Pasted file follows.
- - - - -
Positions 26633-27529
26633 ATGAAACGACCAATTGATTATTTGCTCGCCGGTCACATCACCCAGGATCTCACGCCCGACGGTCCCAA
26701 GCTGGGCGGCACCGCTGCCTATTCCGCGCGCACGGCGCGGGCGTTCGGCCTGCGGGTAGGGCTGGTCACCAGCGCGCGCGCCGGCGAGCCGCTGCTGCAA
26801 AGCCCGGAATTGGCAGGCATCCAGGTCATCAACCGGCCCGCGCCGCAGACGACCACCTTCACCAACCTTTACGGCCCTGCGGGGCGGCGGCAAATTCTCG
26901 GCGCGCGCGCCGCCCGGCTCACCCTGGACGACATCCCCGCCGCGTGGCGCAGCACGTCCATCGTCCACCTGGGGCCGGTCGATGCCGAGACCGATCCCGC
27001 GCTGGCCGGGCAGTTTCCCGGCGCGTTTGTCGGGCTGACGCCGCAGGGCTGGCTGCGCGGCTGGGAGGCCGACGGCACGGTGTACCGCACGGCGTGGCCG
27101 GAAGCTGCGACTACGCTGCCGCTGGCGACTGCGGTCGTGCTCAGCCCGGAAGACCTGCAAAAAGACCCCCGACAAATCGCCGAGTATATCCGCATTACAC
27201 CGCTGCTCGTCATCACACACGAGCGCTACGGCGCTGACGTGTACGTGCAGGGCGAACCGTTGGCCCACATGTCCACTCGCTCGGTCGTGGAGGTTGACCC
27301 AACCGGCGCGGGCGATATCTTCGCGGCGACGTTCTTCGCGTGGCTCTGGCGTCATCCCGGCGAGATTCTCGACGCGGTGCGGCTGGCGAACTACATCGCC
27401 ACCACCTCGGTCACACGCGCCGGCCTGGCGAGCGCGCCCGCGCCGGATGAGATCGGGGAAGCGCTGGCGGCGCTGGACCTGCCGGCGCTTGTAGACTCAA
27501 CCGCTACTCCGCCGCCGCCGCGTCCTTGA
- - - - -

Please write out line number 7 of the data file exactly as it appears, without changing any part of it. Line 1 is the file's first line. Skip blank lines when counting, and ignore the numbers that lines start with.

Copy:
27101 GAAGCTGCGACTACGCTGCCGCTGGCGACTGCGGTCGTGCTCAGCCCGGAAGACCTGCAAAAAGACCCCCGACAAATCGCCGAGTATATCCGCATTACAC